The Shape of Things, which runs every night at the Guild Hall in Porter Creek until October 11, continues playwright Neil Labute’s reputation for blunt depictions of men and women at war with each other.
Four students, played by Santana Barryman, Jeff Charles, Rowan Dunne, and Andrea Bois, navigate their way through gender politics and art theory against the backdrop of an American university campus. The young cast mostly succeeds in bringing depth and venom to Labute’s biting dialogue, but the real star of the show belongs to one of theatre’s unsung heroes: the set designer.
Sculptor Donald Watt had been designing play sets in Whitehorse for three decades, yet The Shape of Things presented a unique obstacle for the experienced artist.
“I like the challenge of manipulating a confined space to portray different configurations of rooms, or spaces, or feelings,” explains Watt. “And The Shape of Things has 10 different locations.”
So Watt’s task was to create a set that could be maneuvered into 10 different configurations representing settings both inside and outside, while keeping in mind that theatrical scene changes only last a matter of seconds.
“It concerned me,” he admits.
But after picking his way through Labute’s script a dominant motif bubbled to the surface of Watt’s imagination.
“Two out of the 10 scenes are staged in an art gallery and one of the other scenes is in a lecture hall,” he says. “So three of the scenes are dealing quite heavily with an art space.”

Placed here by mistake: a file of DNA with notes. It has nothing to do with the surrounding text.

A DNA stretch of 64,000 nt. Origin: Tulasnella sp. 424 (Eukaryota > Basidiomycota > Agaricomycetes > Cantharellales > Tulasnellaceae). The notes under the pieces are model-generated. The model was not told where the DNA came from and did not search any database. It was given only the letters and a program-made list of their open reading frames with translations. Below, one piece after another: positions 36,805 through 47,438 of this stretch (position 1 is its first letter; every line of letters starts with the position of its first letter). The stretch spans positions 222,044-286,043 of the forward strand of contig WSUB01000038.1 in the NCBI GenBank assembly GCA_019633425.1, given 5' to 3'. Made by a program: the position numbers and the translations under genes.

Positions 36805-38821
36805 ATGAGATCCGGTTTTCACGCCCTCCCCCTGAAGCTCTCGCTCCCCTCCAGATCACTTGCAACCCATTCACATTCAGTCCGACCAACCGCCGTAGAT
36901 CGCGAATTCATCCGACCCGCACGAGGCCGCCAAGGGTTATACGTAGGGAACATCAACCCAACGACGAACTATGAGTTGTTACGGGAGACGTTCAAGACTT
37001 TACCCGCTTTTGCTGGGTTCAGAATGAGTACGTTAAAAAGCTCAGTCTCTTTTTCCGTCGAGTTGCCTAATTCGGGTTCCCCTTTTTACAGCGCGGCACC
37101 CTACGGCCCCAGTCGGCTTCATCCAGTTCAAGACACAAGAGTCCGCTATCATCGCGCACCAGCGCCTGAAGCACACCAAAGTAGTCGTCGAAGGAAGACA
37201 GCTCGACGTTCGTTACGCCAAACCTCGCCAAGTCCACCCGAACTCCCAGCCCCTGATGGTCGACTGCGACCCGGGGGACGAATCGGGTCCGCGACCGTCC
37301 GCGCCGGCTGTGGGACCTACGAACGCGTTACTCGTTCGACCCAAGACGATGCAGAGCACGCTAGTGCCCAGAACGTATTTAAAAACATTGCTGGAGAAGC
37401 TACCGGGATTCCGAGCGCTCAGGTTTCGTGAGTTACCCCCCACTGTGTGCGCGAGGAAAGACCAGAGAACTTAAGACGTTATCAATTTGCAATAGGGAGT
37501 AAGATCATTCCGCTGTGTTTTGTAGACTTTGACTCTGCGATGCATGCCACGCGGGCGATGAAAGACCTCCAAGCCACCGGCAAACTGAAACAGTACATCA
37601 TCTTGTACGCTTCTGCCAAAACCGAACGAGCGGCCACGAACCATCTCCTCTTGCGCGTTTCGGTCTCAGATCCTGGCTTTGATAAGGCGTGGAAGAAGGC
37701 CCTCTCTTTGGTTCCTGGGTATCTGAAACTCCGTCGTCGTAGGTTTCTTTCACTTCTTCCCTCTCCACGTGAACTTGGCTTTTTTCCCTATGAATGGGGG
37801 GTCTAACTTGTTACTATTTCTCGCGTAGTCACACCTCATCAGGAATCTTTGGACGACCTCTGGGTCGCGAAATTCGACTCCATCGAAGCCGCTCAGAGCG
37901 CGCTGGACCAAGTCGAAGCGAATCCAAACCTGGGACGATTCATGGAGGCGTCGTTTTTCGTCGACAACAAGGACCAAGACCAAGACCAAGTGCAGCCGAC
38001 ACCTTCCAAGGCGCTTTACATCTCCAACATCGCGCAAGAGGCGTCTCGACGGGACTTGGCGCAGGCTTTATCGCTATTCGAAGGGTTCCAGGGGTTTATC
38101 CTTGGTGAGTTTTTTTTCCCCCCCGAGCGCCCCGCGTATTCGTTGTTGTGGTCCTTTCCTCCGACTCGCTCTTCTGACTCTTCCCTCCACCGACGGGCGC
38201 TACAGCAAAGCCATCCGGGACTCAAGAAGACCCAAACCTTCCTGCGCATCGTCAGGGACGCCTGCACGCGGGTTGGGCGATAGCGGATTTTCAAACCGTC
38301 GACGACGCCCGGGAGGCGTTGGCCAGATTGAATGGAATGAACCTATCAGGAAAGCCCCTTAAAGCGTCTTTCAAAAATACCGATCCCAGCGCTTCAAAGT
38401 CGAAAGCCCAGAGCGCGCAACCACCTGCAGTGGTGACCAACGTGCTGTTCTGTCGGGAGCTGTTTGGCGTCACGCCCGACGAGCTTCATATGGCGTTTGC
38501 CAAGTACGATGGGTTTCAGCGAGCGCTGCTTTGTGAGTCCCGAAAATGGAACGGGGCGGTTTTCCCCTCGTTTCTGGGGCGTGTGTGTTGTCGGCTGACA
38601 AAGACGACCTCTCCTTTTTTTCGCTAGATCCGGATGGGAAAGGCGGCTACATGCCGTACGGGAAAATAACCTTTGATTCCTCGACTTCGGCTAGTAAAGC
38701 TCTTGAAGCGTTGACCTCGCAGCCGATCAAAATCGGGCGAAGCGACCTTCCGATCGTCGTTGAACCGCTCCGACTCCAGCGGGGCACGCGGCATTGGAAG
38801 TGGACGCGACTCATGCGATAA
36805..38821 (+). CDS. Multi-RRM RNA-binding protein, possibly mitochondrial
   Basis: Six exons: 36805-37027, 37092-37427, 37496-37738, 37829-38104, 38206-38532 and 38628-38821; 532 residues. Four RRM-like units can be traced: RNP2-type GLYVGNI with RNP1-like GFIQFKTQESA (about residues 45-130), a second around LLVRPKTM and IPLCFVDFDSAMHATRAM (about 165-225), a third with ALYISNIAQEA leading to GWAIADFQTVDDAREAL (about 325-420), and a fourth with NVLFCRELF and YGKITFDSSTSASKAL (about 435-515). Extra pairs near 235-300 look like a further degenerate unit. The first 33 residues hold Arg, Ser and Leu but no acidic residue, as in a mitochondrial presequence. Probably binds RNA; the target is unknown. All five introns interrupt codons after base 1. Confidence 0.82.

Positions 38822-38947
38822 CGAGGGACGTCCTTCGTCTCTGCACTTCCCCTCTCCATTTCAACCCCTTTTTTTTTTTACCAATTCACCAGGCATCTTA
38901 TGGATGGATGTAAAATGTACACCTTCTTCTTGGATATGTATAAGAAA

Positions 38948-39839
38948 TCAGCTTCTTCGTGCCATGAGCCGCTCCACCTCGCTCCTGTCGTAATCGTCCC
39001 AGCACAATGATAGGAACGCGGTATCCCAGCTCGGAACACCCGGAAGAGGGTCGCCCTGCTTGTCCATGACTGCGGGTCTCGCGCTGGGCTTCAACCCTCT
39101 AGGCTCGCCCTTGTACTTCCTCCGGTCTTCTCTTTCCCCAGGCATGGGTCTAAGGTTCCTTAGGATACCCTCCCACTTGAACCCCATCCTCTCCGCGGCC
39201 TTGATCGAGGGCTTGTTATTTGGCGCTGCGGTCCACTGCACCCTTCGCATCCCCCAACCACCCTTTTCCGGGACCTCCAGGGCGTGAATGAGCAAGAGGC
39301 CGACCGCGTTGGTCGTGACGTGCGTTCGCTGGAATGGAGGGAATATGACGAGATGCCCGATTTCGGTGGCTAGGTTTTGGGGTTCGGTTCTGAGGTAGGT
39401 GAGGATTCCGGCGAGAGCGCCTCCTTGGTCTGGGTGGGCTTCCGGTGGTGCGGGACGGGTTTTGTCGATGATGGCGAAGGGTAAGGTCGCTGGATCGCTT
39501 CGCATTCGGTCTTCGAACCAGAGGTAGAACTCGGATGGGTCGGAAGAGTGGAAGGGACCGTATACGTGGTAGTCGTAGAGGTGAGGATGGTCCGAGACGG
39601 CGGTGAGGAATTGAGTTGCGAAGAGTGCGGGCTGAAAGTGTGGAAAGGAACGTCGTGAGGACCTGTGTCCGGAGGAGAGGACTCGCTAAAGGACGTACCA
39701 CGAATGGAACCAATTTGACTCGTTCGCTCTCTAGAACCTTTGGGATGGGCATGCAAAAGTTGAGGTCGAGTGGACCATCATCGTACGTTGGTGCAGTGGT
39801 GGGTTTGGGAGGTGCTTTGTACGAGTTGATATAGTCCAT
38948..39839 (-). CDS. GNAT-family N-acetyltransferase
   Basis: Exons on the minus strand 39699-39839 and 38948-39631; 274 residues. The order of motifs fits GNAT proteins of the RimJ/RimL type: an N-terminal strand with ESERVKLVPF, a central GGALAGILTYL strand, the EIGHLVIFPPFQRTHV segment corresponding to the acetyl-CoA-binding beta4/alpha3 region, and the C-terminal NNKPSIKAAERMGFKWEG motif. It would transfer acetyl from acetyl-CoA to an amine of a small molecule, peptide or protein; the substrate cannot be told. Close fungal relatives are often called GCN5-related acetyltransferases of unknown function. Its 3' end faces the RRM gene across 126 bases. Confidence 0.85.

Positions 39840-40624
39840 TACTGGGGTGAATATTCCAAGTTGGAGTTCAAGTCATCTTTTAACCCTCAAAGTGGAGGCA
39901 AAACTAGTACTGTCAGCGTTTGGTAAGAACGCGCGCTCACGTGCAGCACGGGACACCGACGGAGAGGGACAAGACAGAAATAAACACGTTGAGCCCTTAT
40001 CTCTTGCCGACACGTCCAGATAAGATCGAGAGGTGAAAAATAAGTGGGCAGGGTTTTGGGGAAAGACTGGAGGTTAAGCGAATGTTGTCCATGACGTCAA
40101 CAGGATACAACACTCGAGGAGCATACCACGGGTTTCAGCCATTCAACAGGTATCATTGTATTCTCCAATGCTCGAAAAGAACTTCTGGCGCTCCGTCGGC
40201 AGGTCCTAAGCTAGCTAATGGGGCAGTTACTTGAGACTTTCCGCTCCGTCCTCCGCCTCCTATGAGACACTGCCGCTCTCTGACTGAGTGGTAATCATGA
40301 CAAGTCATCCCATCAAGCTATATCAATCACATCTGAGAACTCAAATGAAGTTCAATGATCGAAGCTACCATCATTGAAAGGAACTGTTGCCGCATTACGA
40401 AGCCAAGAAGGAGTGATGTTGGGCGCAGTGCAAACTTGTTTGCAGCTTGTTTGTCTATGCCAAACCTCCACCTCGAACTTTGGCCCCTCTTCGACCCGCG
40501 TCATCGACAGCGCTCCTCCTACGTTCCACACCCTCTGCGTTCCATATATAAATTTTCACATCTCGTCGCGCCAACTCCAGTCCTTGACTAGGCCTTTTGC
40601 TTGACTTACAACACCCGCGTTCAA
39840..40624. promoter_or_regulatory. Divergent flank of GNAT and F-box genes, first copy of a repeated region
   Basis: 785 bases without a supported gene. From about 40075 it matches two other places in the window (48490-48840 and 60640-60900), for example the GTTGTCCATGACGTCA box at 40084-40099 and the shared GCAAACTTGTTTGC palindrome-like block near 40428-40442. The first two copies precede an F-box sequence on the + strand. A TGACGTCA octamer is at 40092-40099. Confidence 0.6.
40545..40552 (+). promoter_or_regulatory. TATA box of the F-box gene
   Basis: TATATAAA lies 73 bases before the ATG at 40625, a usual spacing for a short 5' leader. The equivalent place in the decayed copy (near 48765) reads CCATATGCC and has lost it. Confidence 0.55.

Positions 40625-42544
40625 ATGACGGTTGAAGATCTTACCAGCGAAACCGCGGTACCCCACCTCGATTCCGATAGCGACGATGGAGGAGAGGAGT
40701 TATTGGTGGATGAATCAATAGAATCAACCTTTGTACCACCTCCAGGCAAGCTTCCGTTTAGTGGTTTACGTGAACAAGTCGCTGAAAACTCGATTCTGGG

With the art-centric nature of the play at the forefront of his mind he decided to construct his set out of plints.
A plint is a box-like object typically used by galleries as a structure on which to present a given work of art. Stood vertically, they resemble pillars; laid sideways they look bench-like; in combination they can mimic many things, 10 unique settings, for example.
Though the plints satisfied Watt’s vision of versatility, there was one more test his concept needed to pass.
“No matter how great I think my ideas are the director needs to work with them.”
So Watt pitched his brainchild to the play’s director, Laura McLean.
“She was pleased with the simplicity and thought of it,” confirms Watt.
So with his design approved, all Watt had left to do was build a whole pile of the suckers, 15 altogether.
All his plints share the same base dimensions, one foot by one foot, but their lengths vary. He made five that were four feet tall, five that were three feet, and five that were two.
Perhaps he was tempted to paint his props a multitude of colours, but in the end he chose cover them all with a grey primer. This allowed lighting designer Ryan McCallion to alter the emotional tone of each scene.
“He was given a clean palette to work with,” says Watt. “He could change the mood by making it a warm grey or a cold grey.”
With these dynamics in place, they play felt equally at home in design doctors’ offices or living rooms. In one particularly creative instance, the plints were used to represent a tree in a scene that took place outdoors.
All that was left for him to do was cash in on his complimentary ticket.
“They actors used the set really well,” he says. “And the acting was really good on opening night.”
The Shape of Things runs at the Guild Hall until October 11. The play starts at 8:00 p.m. and tickets cost between $23 and $25 depending on the night. They are available at Whitehorse Motors or at the door.